Conjure up the stereotype of an outside director and you’re likely to see a former President, senator or other dignitary getting paid to do little more than attend some meetings and lend prestige to a firm.
But publicly held U.S. corporations will soon need to pay closer attention to the selection of outside directors, particularly those who sit on board audit committees.
In a move Securities and Exchange Commission Chairman Arthur Levitt called “a very important cultural change” for U.S. business, the SEC placed much of the onus for ensuring auditor independence on these committees.
The roughly 300 pages of regulations, which were published Tuesday, Nov. 21, were written after the SEC compromised with the Big 5 accounting firms and let them preserve their lucrative non-audit activities for their audit clients, including IT consulting. Click here for complete text.
While a proposal the SEC published June 27 would have prohibited much of this activity outright, the compromise approved unanimously last week requires that companies disclose in annual proxy statements the fees they paid out for these services.
According to a fact sheet distributed by the SEC last week, companies are now required to “state whether the audit committee has considered whether the provision of the non- audit services is compatible with maintaining auditor’s independence.”
Also, the firm would have to disclose hours worked on the audit by “persons other than the accountant’s full-time employees, if that figure exceeded 50 percent.”
The latest changes, which will be phased in over a 20-month period following their publication in the Federal Register, come nearly a year after regulators last altered audit committees’ responsibilities.
Among the changes enacted by the SEC in December 1999, was a requirement that audit committees include at least three outside directors, one of whom should have financial expertise.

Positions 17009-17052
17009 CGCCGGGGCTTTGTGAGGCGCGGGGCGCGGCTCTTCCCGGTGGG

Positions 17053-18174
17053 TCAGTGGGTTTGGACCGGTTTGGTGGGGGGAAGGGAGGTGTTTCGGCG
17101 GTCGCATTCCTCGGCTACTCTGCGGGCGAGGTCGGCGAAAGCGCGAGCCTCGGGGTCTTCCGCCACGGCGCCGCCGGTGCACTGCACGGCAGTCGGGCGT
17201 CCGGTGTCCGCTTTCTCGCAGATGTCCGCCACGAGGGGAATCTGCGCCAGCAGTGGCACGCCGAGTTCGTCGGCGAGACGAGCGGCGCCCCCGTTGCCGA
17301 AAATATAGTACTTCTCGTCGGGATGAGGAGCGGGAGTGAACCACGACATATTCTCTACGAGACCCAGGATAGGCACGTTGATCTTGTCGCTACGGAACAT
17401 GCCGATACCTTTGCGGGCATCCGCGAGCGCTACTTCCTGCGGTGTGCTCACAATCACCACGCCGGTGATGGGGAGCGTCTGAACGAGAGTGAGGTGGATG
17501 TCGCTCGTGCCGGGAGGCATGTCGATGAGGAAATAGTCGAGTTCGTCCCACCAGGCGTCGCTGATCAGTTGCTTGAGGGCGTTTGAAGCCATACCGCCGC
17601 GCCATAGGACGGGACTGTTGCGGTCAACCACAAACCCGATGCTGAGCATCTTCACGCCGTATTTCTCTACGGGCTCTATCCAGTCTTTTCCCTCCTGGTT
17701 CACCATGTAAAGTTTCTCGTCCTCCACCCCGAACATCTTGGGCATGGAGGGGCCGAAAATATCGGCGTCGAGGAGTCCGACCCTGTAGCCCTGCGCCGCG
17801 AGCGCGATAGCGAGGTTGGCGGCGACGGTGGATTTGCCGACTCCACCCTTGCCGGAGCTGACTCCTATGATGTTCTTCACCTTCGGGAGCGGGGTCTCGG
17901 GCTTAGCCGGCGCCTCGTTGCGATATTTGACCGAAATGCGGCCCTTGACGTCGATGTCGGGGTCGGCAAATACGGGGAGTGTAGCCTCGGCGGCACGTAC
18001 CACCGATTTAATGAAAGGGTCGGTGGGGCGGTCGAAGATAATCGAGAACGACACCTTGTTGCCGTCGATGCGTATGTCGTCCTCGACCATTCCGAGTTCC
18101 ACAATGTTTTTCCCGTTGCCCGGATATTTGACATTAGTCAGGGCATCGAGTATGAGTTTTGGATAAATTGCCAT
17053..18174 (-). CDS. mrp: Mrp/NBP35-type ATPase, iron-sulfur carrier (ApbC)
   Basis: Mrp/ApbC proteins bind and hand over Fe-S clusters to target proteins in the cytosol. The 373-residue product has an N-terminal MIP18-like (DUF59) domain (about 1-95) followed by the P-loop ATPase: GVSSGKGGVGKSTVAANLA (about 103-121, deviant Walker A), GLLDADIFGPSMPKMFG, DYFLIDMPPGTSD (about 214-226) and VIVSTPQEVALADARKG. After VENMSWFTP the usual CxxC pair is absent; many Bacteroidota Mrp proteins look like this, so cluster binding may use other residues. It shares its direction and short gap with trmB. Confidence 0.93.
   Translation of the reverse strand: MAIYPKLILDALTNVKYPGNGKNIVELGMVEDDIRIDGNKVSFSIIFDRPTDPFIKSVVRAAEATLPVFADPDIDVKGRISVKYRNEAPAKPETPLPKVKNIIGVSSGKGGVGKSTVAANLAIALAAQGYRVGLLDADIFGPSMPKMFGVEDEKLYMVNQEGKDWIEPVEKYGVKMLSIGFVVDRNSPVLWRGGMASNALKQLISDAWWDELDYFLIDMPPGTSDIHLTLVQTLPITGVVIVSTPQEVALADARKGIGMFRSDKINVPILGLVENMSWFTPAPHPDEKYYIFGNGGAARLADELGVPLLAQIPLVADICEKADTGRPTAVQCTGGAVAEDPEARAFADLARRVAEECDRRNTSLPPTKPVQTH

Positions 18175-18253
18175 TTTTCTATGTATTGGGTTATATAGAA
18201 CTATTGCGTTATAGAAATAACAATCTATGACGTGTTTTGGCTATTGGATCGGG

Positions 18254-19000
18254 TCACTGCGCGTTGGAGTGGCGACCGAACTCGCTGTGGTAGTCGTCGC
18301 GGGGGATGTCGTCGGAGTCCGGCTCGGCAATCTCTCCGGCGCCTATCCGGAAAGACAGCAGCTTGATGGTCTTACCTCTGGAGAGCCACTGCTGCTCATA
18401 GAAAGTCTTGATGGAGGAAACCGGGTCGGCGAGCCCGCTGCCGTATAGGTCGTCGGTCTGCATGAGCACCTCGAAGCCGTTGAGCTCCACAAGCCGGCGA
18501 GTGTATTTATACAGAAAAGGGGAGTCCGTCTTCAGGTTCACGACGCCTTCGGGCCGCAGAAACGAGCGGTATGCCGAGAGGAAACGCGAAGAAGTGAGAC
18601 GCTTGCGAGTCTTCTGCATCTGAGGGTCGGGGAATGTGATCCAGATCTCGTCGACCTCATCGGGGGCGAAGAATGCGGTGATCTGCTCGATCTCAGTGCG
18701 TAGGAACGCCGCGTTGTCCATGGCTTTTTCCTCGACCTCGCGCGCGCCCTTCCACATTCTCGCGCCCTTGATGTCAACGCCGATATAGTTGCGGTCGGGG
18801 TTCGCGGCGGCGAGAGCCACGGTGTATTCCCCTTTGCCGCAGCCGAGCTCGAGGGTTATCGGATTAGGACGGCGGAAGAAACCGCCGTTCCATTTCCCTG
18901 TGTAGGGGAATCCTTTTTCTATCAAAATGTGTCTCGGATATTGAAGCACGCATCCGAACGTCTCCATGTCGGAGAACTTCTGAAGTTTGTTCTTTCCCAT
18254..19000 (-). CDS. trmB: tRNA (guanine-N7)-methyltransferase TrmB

Last year’s rule changes are just now taking effect, and in most cases will become operative as of the first annual shareholder meeting after December 2000.
As of press time, none of the sources contacted by CFO.com had yet had a chance to study the new auditor independence regulations. But reaction to the guidelines approved last week by the SEC runs the gamut from unqualified approval to concern about their role in increasing liability for audit committee members and the firms they serve.
“The rule does indeed strengthen the role of audit committees,” says Steven Silber, a spokesman for PricewaterhouseCoopers, a Big 5 firm that reportedly endorsed the compromise rule.
“I think company management will see to it now that there are people sitting on audit committees that have the expertise to enforce these rules,” he adds.
According to Jack Flug, an attorney with Marsh, the big insurance broker, the new rules should have a limited impact on the extent to which firms or individuals incur liability since the major hit has already occurred.
“The short answer is that the big rule was set in place a year ago,” he says. The new rule is a “companion” to the older one, “since it’s an expansion of what’s already there,” he adds.
But for those on an audit committee, things are now “definitely more complicated than merely going to a few meetings,” he says.
From an insurance standpoint, while the new SEC ruling “probably does increase the potential for liability, the general negligence issues to which audit committees are exposed are “already covered by director and officer liability” policies, the Marsh attorney says.
According to Flug, the D&O policies offered by most insurers are sufficient to protect against most liability incurred specifically by audit committee members as a result of the new regulations. There are policies available specifically designed for audit committees, but these are for the type of people that “wear both a belt and suspenders.”
On the other hand, Flug admitted, there is the possibility that coverage could be jeopardized if lack of compliance with the new regulations forces a firm to restate a financial statement. For more on restatements, click here.
William J. Schnoor, a partner and member of the Business Practice Group at Testa, Hurwitz & Thibeault, a Boston law firm, points out that the SEC’s rules place the emphasis on disclosure rather than regulation and penalties.
“The SEC doesn’t say you have to do this [avoid conflicts that may jeopardize auditor independence], it says you have to say whether or not you did it,” he says.
Still, the full extent of audit committee members’ liability won’t be determined until the courts establish a legal precedent, and that will probably take years.
“The SEC, within [the rules passed December 1999], says this audit committee report is not to become a liability,” he says. “But plaintiff’s lawyers are already working very hard to spin this as a personal liability issue.”